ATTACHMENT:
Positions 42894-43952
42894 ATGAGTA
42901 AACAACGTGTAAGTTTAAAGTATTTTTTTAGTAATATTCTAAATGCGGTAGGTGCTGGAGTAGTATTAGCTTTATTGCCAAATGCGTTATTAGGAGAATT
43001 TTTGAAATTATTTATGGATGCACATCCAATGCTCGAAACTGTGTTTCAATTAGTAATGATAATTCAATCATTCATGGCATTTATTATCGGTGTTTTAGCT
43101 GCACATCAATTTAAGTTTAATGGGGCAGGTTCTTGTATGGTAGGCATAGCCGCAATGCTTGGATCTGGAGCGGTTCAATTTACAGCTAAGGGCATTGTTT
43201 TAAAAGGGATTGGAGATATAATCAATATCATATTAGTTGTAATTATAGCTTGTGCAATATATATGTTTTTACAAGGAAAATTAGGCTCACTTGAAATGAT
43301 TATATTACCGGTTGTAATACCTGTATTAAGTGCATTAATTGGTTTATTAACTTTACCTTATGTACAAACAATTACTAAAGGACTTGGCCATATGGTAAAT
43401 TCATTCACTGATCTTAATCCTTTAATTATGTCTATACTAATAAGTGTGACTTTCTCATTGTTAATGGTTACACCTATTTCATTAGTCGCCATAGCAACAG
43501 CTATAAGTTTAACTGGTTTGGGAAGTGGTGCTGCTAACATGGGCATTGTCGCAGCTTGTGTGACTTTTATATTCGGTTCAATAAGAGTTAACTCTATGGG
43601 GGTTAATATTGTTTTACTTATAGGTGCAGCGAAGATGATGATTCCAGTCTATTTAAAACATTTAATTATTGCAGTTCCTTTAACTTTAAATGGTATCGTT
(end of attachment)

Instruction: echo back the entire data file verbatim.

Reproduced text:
Positions 42894-43952
42894 ATGAGTA
42901 AACAACGTGTAAGTTTAAAGTATTTTTTTAGTAATATTCTAAATGCGGTAGGTGCTGGAGTAGTATTAGCTTTATTGCCAAATGCGTTATTAGGAGAATT
43001 TTTGAAATTATTTATGGATGCACATCCAATGCTCGAAACTGTGTTTCAATTAGTAATGATAATTCAATCATTCATGGCATTTATTATCGGTGTTTTAGCT
43101 GCACATCAATTTAAGTTTAATGGGGCAGGTTCTTGTATGGTAGGCATAGCCGCAATGCTTGGATCTGGAGCGGTTCAATTTACAGCTAAGGGCATTGTTT
43201 TAAAAGGGATTGGAGATATAATCAATATCATATTAGTTGTAATTATAGCTTGTGCAATATATATGTTTTTACAAGGAAAATTAGGCTCACTTGAAATGAT
43301 TATATTACCGGTTGTAATACCTGTATTAAGTGCATTAATTGGTTTATTAACTTTACCTTATGTACAAACAATTACTAAAGGACTTGGCCATATGGTAAAT
43401 TCATTCACTGATCTTAATCCTTTAATTATGTCTATACTAATAAGTGTGACTTTCTCATTGTTAATGGTTACACCTATTTCATTAGTCGCCATAGCAACAG
43501 CTATAAGTTTAACTGGTTTGGGAAGTGGTGCTGCTAACATGGGCATTGTCGCAGCTTGTGTGACTTTTATATTCGGTTCAATAAGAGTTAACTCTATGGG
43601 GGTTAATATTGTTTTACTTATAGGTGCAGCGAAGATGATGATTCCAGTCTATTTAAAACATTTAATTATTGCAGTTCCTTTAACTTTAAATGGTATCGTT